MyPredictionsIt is the time for 2016 predictions and I didn’t want readers of SeytLines to think us behind the times, So, in this post I present my predictions for 2016.

To understand predictions, you must understand the methodology that led to them. First, I believe that predictions should have a sound statistical backing. I enjoy reading the fivethirtyeight.com site (Nate Silver’s data journalism site for ESPN), where the journalists do some significant data analyses to support their stories. Rest assured, I have based my predictions on deep data mining and analysis.

Second, I recently read Philip Tetlock’s book, Superforecasting and watched on Edge.org the discussion among Tetlock and some other luminaries, including Daniel Kahneman, Robert Axelrod, Dean Kamen, and Margaret Levi. I know that making predictions isn’t easy. I also know that most futurists make their predictions soft and squishy so almost any outcome proves them correct. I don’t want to be in that camp. As you will see, my predictions include very precise outcomes so you will know whether I was right or wrong.

Third, predictions do not help unless we can use them to alter behavior. Knowing with certainty that a magnitude 9.0 earthquake will happen on January 15, 2016, won’t help much unless I know where it will happen. I have limited my predictions to instances where I know they will really help.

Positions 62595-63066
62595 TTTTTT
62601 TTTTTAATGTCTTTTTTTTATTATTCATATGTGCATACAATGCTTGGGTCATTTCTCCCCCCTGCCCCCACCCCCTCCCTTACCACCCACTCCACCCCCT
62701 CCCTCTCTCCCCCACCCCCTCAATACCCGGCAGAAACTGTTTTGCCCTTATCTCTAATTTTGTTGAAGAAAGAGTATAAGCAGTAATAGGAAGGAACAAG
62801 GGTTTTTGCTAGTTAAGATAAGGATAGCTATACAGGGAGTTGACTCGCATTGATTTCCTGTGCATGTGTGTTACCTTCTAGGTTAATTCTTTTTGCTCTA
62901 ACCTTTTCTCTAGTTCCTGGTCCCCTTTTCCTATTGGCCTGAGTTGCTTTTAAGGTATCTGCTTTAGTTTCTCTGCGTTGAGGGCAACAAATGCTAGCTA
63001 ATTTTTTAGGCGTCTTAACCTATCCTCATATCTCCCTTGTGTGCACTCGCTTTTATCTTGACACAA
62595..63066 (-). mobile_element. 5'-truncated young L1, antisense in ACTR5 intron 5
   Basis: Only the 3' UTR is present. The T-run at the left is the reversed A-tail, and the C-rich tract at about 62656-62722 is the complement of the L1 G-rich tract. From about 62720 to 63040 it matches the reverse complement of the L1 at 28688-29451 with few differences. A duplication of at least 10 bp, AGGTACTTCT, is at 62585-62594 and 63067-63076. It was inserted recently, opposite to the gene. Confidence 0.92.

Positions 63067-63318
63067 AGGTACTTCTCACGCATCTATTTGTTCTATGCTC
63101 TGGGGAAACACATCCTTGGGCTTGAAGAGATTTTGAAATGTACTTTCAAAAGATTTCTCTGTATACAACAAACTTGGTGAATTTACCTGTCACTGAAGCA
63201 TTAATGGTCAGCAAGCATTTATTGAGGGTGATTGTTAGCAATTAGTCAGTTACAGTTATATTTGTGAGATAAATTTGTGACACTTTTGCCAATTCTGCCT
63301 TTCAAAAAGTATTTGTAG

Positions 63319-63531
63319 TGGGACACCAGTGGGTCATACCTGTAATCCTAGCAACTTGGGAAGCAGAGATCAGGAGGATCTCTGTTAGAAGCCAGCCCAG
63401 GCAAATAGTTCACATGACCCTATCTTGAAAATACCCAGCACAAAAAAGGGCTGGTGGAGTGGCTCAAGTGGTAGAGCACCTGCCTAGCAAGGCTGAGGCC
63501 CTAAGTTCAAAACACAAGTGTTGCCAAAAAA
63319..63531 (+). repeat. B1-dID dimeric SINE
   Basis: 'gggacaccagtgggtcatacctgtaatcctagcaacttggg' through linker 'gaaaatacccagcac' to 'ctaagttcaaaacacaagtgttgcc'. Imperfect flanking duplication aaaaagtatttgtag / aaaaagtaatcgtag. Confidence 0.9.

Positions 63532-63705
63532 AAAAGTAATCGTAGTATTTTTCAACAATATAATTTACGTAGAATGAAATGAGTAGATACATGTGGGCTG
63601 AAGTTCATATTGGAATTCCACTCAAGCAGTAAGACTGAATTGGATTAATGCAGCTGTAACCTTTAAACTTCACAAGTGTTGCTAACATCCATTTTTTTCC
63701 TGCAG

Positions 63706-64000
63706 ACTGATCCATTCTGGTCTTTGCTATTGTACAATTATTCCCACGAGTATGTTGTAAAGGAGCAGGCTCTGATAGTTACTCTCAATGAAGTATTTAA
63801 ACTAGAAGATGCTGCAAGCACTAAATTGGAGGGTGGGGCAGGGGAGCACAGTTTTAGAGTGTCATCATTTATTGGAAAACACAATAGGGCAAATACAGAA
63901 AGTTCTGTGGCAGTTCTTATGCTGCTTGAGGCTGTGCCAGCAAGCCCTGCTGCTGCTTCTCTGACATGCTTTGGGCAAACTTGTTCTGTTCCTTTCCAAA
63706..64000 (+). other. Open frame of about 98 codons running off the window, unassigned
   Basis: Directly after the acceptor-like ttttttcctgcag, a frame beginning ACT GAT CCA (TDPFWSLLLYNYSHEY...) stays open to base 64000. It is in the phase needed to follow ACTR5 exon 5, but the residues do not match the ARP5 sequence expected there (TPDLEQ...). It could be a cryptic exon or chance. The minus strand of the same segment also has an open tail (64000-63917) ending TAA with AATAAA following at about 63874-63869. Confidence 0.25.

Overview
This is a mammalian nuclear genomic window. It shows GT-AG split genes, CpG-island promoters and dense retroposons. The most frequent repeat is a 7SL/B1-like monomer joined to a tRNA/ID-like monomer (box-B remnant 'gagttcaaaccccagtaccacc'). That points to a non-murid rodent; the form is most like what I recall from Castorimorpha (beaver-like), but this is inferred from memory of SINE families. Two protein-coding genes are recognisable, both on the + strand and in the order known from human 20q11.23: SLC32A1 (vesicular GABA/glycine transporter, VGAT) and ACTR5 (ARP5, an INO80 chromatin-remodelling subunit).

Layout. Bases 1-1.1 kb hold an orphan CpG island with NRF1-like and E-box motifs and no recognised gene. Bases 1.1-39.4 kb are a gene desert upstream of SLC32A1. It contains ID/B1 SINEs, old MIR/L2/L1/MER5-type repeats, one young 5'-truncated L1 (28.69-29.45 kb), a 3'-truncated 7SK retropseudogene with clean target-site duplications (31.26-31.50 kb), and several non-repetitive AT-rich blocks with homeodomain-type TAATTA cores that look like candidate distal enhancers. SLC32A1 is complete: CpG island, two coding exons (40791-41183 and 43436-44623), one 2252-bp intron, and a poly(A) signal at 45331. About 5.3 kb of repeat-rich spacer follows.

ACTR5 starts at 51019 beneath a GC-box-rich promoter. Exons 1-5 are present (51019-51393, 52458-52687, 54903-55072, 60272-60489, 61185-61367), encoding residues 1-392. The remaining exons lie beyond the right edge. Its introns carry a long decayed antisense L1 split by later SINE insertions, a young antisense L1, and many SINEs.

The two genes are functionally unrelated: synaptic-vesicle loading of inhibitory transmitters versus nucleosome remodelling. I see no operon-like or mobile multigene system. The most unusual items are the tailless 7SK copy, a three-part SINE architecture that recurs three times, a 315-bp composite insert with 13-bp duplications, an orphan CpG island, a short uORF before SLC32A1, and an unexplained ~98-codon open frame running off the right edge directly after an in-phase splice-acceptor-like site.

Finally, blogging is a competitive endeavor. If I make wrong predictions or they do not help, you will stop reading this blog and go elsewhere. I don’t want that to happen, so my predictions show that I am keenly aware of the competition.

With that introduction, I give you my nine predictions and my “why this prediction adds value” statement for each one. Everything I list below must happen (or not happen) in 2016 to score the prediction “correct”:

1. Two U.S. law firms, each with at least 100 lawyers, will merge.

For purposes of all these predictions, a U.S. law firm is defined as a firm with more than 50% of its partners listing the U.S. as the principal practice location. There was a time in a galaxy far, far away when this prediction would have been truly earth shattering. Today, this prediction falls in the same category as “the sun will rise tomorrow.”

Value: See number 4. These firms should focus on merger planning rather than on planning to change their legal and management structures.

2. The U.S. legal industry, an approximately $275 billion per year industry, will not drop below $200 billion per year.

The demise of the U.S. legal industry has been reported in many publications. The only outstanding question seems to be when it will happen. This prediction helps clarify that 2016 will not be the year the legal industry disappears. Oh, by the way, new surveys tell us the tide is turning and the legal industry will experience ups and downs, but not crash and burn. When no one wants change, maybe you can lock in stability.

Value: In an industry obsessed with income, it helps to know you will still have one.

3. No U.S. law firm with more than 1,000 attorneys will announce that it has stopped hiring associates and will bring an artificial intelligence system online to do the work of associates.